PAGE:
• Ronnie, I believe your buttons have been pushed. By others, do you mean Billy Graham and daughter Gigi, who was there to marry a very wealthy European?
          Mr. Schaeffer happens to be the first one that is demonstrating how the religious right is always poking their agenda into our Democracy. We always hear about the “Founding Fathers” who introduced “One Nation under God”, when it was Pres. Eisenhower who added the phrase to the “Pledge of Allegiance” in 1954, after giving into the Knights of Columbus. Those founding father tried their very best to separate church and state, but the right only thinks of themselves. Myself and many others might be willing to listen to religious arguments if they were willing to forfeit their tax exemptions. http://video.msnbc.msn.com/martin-bashir/47834976/#47834976

      • @ Rambling, It might help if you learn some American history. The Puritans founded Massachusetts and Connecticut, with laws copied verbatim from the book of Leviticus, to be “Bible Commonwealths”. Your insinuation that the “religious right” and Christian “intrusions” into American politics is a recent thing is total nonsense. There was a “religious right” in America before there was a United States in America!

        • Leon Peek says:

          There was a “religious right” in America before there was a United States in America!
          The Puritans? How could anyone forget the Puritans? Those reformers that made a new home in the “New Nation” complete with their very own new nation rules. Puritans would have it their way, join, tythe, convert or leave. I was raised in a Puritans home, but my parents called themselves Southern Baptist.
          When it came to the Salem Witch Trials, they did so in the name of their Lord. After all, someone was to blame for the drought that killed the Puritans tobacco crops. Those witch hunts have never stopped, we have one going on within this post. Puritans are the very reason the founding fathers wrote the “Establishment Clause”. To help you in this history lesson, you can find it in the First Amendment of the United States of America Constitution.
          Please continue your psychological profiling of this Napoleon figure you childishly call Franky. Your actions and words can only give courage to those confined, restrained, and living with the Insane.

  4. Hennypenny says:

    yeah it’s really worth having children and putting all your life’s effort into them…
    /not

  5. cynthia curran says:

    Well, since Franky join the Eastern Orthodox, the Byzantine Empire merged state and church in ways that the US would find as a theocracy. Emperor Justinian had his law codes even sang in Church. Jews and Pagans in the legal system could not defend themselves while they had to testify for a christian in a legal case.. Even in Greece today, its hard to get permits to hold religious gatherings if you are not orthodox and you can be jailed if you preach a non-orthodox message in Greece. Yet, Franky complains about the US.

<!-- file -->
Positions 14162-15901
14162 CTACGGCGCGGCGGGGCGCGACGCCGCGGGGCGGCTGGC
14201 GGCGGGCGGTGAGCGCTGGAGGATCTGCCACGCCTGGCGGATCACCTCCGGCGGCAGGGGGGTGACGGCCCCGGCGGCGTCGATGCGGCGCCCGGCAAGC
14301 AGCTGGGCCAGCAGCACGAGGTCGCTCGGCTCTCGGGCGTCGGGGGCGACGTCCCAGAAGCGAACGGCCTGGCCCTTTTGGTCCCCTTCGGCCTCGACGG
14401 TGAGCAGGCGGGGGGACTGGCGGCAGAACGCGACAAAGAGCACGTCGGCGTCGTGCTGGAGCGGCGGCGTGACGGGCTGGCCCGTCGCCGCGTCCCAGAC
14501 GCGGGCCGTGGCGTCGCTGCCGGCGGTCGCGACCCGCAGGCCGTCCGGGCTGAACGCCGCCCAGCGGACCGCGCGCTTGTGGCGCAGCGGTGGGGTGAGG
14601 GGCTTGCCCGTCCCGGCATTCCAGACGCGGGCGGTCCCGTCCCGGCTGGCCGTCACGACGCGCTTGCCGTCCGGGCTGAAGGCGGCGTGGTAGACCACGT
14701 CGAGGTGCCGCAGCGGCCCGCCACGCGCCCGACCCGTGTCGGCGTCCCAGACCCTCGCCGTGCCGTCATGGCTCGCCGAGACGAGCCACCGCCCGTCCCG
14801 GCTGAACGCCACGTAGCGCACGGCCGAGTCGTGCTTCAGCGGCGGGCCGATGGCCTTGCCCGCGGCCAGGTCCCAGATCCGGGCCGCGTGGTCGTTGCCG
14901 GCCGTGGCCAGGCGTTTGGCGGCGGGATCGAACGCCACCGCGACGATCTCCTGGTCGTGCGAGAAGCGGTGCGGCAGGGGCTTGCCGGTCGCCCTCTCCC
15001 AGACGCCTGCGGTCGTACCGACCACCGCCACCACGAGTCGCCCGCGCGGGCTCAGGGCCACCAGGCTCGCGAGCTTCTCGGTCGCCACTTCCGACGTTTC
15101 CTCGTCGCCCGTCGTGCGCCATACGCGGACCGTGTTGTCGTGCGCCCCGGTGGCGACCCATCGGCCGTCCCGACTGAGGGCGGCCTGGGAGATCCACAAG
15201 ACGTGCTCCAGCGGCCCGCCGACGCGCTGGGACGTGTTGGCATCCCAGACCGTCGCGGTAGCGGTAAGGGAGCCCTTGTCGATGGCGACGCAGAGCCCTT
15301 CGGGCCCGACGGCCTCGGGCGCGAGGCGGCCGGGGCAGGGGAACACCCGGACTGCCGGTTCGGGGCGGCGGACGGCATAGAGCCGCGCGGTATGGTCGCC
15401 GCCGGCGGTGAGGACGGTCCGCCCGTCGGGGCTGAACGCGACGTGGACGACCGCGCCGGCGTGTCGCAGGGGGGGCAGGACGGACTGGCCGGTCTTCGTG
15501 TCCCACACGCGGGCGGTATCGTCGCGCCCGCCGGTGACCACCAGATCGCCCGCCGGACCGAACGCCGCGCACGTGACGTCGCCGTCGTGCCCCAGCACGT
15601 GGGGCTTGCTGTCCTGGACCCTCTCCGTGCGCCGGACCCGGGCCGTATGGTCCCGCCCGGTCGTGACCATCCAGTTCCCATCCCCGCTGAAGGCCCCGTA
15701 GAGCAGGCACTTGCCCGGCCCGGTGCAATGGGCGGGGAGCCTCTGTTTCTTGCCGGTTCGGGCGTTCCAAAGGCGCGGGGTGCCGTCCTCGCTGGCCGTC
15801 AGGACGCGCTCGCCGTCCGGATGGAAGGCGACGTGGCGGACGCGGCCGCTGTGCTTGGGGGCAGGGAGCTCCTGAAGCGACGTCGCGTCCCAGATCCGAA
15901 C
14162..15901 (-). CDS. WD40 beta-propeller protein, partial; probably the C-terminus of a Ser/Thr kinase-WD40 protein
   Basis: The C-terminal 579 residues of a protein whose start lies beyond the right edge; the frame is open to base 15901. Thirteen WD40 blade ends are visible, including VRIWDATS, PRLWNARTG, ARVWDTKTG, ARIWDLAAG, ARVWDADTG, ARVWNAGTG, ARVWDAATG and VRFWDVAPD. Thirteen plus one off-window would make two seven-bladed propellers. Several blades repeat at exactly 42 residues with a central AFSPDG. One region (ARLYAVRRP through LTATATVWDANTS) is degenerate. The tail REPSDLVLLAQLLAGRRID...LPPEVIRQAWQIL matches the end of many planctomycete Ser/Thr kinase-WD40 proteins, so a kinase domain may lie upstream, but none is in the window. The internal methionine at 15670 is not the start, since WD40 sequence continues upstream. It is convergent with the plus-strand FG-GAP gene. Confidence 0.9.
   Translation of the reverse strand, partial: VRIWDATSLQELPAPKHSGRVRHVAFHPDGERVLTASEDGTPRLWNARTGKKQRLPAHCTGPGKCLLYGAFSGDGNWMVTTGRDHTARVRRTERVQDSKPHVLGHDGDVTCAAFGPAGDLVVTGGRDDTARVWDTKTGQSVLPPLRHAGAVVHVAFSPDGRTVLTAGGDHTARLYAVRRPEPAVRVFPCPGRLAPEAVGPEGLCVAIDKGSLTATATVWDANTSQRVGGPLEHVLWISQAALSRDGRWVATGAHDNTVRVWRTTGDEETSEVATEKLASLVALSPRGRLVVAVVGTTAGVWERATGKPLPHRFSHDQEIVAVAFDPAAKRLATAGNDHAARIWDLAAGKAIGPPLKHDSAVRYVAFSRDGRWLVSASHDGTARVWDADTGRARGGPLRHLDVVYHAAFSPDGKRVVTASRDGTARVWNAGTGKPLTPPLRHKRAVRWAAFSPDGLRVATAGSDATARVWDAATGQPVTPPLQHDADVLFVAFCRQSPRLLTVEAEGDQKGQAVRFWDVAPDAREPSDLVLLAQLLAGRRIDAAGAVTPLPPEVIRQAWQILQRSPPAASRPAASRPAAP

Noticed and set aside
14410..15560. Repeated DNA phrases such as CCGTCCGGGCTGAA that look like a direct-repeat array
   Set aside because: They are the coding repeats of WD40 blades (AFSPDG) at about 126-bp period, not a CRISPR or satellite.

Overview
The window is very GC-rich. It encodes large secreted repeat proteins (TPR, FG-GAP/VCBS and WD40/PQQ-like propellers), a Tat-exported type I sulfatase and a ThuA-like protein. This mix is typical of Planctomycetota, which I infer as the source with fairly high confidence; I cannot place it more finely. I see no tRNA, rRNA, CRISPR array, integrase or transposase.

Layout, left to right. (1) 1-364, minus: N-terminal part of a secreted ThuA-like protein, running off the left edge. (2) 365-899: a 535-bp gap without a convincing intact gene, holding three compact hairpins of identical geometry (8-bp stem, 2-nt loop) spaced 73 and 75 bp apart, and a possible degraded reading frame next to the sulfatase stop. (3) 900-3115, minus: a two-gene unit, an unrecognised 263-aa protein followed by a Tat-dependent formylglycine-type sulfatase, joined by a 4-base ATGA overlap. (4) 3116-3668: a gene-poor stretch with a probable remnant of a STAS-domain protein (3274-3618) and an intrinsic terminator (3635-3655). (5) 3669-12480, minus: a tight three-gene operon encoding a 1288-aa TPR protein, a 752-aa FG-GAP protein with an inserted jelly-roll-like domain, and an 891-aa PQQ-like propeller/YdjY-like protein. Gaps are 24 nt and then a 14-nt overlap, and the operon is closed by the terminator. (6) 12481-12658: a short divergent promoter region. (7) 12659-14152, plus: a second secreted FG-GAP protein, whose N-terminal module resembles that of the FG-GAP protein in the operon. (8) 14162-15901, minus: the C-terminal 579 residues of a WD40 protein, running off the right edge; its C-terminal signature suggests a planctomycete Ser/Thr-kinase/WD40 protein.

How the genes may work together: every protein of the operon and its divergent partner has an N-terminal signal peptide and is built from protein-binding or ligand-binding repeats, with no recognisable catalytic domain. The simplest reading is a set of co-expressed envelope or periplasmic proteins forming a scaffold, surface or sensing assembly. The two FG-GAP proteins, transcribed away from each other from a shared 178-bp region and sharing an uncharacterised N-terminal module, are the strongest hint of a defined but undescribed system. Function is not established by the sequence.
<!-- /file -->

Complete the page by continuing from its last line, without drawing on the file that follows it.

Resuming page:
6. cynthia curran says:

    I mean if you go out into the streets and preach a non-Orthodox message not if you are meaning in a church or synagogue or Mosque.

  7. Os Guinness, who lived with the Francis and Edith Schaeffer and was Frank’s best man, wrote in a published review of “Crazy for God”, that Frank Schaeffer is a typical example of a spoiled kid who is now dishonoring his parents as revenge for not getting the attention he craved as a child. “The real truth is that Franky, as he then called himself, was spoiled. He was more like a poster child for Benjamin Spock than the son of “fundamentalist missionaries.” . . . He was rarely challenged, disciplined, or denied. As a result, he grew up a “little Napoleon,”. . .In sum, the combination of neglect, guilt, nepotism, and spoiling was a toxic brew.”

  8. cynthia curran says:

    Partly true but I think eastern orthodoxy is an influence, granted there are some Eastern Orthodox whether they are conservative to liberal that are not that fond of Frank Schaeffer. Frank belonged to a group of Eastern Orthodox that tend to be both anti-Roman Catholic and Protestant since Orthodoxy is not only have a different view of some not as great as a fall and Theos to become like God in Morality and Goodness but also a strong anti-Western view of Western History which is complex since they do have a point on some events in history like the 4th crusade or England’s support of the Ottoman Empire against Russia or US support of Turkey over Greece. A lot of protestants here don’t visit Orthodox blogs to find out how they view the west. There are some Orthodox that are not anti-west. Frank S wants to hit at the religious right since they represent the west more to Eastern Orthodox than liberal Protestants.

  9. cynthia curran says:

    I mean eastern orthodoxy view of sin is not as great as a fall.

  10. cynthia curran says:

    Personality, I think we here need to go prior to the Puritans. American Government was also influence by the Roman Republic-Cato referred to either Cato the Elder who was a cultural conservative who opposed using Greek in Rome among the senatorial class of Rome or Cato the Younger who opposed Julius Caesar and died at Utica in North Africa. Both Eastern orthodox and Roman Catholic are aware of ancient Roman history and historical events in the middle ages.

Leave a Reply

Your email address will not be published. Required fields are marked *